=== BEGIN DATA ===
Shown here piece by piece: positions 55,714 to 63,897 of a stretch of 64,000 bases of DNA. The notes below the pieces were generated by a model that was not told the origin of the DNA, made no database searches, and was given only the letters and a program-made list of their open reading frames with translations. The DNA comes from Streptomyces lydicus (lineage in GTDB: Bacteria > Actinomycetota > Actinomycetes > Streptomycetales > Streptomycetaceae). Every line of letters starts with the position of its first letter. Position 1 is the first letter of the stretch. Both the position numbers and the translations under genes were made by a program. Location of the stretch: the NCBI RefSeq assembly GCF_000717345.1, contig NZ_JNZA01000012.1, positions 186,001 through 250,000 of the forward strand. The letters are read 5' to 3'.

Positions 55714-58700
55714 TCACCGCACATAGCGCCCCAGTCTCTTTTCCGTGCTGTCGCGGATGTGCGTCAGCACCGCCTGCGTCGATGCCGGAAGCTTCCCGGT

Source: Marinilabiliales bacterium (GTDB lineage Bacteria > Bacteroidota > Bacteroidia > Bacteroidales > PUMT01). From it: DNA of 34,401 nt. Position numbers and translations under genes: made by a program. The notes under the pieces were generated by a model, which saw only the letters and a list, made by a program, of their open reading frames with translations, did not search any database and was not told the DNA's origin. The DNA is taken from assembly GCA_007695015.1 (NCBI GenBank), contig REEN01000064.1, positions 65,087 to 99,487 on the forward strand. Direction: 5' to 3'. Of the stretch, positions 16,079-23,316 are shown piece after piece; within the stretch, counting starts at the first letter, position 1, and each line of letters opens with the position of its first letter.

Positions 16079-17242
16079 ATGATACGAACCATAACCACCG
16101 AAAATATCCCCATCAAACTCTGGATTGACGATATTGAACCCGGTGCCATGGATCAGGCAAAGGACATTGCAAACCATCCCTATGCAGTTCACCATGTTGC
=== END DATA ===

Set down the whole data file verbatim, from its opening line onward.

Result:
Shown here piece by piece: positions 55,714 to 63,897 of a stretch of 64,000 bases of DNA. The notes below the pieces were generated by a model that was not told the origin of the DNA, made no database searches, and was given only the letters and a program-made list of their open reading frames with translations. The DNA comes from Streptomyces lydicus (lineage in GTDB: Bacteria > Actinomycetota > Actinomycetes > Streptomycetales > Streptomycetaceae). Every line of letters starts with the position of its first letter. Position 1 is the first letter of the stretch. Both the position numbers and the translations under genes were made by a program. Location of the stretch: the NCBI RefSeq assembly GCF_000717345.1, contig NZ_JNZA01000012.1, positions 186,001 through 250,000 of the forward strand. The letters are read 5' to 3'.

Positions 55714-58700
55714 TCACCGCACATAGCGCCCCAGTCTCTTTTCCGTGCTGTCGCGGATGTGCGTCAGCACCGCCTGCGTCGATGCCGGAAGCTTCCCGGT

Source: Marinilabiliales bacterium (GTDB lineage Bacteria > Bacteroidota > Bacteroidia > Bacteroidales > PUMT01). From it: DNA of 34,401 nt. Position numbers and translations under genes: made by a program. The notes under the pieces were generated by a model, which saw only the letters and a list, made by a program, of their open reading frames with translations, did not search any database and was not told the DNA's origin. The DNA is taken from assembly GCA_007695015.1 (NCBI GenBank), contig REEN01000064.1, positions 65,087 to 99,487 on the forward strand. Direction: 5' to 3'. Of the stretch, positions 16,079-23,316 are shown piece after piece; within the stretch, counting starts at the first letter, position 1, and each line of letters opens with the position of its first letter.

Positions 16079-17242
16079 ATGATACGAACCATAACCACCG
16101 AAAATATCCCCATCAAACTCTGGATTGACGATATTGAACCCGGTGCCATGGATCAGGCAAAGGACATTGCAAACCATCCCTATGCAGTTCACCATGTTGC